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Peng Wang, Budding Cinematographer and Chapman University Student, Dies at 29 in Sand Dune Accident


Peng Wang
Image via Facebook

Peng Wang, a budding cinematographer who was studying his craft at Chapman University, died on Friday, April 15, following a sand dune accident in southern California that involved an off-road vehicle. He was 29 years old.

Wang was with a group of three USC film students who were taking pictures on a large sand dune in the Imperial Sand Dunes Recreation Area near the Arizona and Mexico borders when their off-road vehicle rolled over. Wang was the only student who wasn’t wearing his safety harness, and he suffered fatal injuries in the rollover.

The incident occurred near the Osborne Overlook, an area of dunes popular with off-roaders, and it’s unclear whether the outing was part of a film production or whether the group had any permits to shoot on the dunes.

Wang was a third-year graduate student from China who was known as ‘Aaron’ to his friends and colleagues, according to Stephen Galloway, the dean of Chapman’s Dodge College of Film and Media Arts, who spoke to both the LA Times and CBS News.

“We have extraordinarily strict safety protocols, but in this case, we had a student who volunteered on an independent project and we have no control over those,” said Galloway. “I cannot imagine anything worse than a terrifically talented, brilliant young cinematographer dying on a production, and I’m outraged that strict safety measures were not in place on this.”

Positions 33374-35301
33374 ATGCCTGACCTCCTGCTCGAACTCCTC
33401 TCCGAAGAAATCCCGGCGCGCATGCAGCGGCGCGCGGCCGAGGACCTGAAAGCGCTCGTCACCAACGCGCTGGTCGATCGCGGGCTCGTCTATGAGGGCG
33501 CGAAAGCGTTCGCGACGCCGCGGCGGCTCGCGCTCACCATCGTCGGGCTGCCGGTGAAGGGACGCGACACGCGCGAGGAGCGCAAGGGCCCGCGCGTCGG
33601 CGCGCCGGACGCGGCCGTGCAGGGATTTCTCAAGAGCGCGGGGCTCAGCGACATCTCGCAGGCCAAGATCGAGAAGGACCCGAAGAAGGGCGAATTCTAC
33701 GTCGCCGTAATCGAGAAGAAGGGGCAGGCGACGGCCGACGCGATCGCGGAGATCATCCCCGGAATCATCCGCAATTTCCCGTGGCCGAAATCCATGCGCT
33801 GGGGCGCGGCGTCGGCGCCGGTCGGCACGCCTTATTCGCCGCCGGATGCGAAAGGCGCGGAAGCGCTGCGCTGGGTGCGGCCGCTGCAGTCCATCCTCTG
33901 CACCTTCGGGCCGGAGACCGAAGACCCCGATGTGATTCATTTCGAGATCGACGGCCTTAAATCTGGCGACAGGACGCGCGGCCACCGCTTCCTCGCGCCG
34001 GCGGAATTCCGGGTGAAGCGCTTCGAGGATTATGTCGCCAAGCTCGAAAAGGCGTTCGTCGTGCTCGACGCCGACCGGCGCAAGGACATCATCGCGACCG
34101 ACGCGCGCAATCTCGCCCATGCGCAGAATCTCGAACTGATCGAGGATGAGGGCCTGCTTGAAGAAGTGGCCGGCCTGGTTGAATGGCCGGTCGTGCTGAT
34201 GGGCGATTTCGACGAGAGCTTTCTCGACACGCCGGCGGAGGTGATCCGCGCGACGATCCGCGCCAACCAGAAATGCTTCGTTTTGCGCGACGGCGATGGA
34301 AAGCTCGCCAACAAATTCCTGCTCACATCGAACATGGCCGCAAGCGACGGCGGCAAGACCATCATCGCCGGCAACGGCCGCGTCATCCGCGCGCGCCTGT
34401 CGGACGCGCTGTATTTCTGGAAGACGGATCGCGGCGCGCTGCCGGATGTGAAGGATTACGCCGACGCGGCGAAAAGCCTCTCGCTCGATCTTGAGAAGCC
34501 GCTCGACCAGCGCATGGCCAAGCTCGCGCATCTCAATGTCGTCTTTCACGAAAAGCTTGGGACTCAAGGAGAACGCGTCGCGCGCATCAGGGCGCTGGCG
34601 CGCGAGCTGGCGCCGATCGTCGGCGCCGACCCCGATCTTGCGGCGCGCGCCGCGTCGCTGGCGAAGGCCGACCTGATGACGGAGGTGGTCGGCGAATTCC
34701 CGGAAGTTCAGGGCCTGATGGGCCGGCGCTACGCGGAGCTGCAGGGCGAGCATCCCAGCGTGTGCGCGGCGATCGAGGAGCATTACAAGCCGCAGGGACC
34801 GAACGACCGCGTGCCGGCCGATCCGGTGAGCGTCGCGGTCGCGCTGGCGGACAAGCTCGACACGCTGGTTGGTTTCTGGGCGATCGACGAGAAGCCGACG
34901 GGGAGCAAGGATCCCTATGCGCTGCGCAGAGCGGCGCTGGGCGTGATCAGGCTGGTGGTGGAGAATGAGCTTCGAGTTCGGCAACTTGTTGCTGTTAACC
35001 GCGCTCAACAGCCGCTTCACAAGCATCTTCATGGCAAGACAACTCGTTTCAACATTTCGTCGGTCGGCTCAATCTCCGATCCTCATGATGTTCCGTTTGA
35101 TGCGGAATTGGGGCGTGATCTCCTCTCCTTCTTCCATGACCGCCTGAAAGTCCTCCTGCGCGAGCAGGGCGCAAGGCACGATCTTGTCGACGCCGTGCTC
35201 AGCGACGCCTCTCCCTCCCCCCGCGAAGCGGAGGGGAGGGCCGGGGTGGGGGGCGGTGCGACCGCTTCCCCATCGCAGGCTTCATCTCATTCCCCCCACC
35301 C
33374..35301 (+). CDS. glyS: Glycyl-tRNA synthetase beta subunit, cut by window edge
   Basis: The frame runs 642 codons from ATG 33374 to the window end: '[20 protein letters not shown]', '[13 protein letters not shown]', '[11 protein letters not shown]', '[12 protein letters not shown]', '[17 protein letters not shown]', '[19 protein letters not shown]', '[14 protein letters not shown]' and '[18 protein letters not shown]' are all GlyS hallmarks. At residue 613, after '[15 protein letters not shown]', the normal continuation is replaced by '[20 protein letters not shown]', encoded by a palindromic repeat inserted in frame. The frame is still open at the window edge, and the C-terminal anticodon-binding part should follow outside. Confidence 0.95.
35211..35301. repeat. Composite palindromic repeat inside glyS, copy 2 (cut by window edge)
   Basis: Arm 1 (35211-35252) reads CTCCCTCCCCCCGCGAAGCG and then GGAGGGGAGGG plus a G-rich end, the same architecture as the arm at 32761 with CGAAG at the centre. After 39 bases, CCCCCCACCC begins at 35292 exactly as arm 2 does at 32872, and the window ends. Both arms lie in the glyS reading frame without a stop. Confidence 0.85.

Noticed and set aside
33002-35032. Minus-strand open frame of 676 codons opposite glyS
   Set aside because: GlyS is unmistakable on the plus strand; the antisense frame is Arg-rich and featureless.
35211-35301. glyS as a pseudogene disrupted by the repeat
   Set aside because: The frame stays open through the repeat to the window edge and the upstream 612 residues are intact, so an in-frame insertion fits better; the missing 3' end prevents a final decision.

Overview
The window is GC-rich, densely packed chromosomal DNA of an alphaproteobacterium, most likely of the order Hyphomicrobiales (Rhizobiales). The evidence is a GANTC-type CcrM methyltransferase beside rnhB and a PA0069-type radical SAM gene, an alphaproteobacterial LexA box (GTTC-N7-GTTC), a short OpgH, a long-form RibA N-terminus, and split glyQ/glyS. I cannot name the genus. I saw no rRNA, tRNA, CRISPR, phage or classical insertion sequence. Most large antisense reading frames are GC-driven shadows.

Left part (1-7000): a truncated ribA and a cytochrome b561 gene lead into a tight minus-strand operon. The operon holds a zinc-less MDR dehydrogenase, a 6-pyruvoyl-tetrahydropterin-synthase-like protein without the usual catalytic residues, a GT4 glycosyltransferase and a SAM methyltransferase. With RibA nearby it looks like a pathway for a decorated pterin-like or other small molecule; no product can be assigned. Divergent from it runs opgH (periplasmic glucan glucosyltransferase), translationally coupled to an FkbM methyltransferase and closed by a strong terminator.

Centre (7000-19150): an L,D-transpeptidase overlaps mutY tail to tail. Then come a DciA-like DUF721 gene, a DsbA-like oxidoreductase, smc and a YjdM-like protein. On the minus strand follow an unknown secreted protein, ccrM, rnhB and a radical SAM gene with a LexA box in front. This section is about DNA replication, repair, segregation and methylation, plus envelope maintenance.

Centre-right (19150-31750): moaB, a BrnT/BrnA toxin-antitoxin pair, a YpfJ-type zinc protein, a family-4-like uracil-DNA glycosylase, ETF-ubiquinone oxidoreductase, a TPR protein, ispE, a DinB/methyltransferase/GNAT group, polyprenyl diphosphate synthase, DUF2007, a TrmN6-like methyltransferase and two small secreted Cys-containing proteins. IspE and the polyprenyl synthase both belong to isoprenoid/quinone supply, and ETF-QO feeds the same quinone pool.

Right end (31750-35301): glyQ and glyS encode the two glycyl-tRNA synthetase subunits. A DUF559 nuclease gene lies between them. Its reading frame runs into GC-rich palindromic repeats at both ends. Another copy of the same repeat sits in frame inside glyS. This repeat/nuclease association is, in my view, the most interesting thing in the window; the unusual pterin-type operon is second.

“Our deepest sympathy is with the family members of the deceased student on this tragic loss,” added Elizabeth Daley, the dean of USC’s School of Cinematic Arts. “We also send condolences to the Chapman University community.”

Daley later noted that USC’s film school has “very strict safety policies that all students are trained in and expected to follow at all times,” and that “the school does not tolerate violations of safety protocols. We are still gathering information about how this tragic accident occurred.”

The LA Times reported that the Chinese Consulate in Los Angeles has been in contact with Wang’s family “to offer our deepest condolences for their loss,” according to spokesman Gao Fei. “The Chinese Consulate General in Los Angeles will provide all necessary assistance to the family in the handling of the aftermath.”

Wang worked on several short films that were accepted by noteworthy festivals, including Daemon, which won Best Drama Short at the Los Angeles Film Awards. His tragic death comes six months after cinematographer Halyna Hutchins was killed by a live round fired from a prop gun on the New Mexico set of the low-budget Alec Baldwin movie Rust — an incident that remains under investigation.

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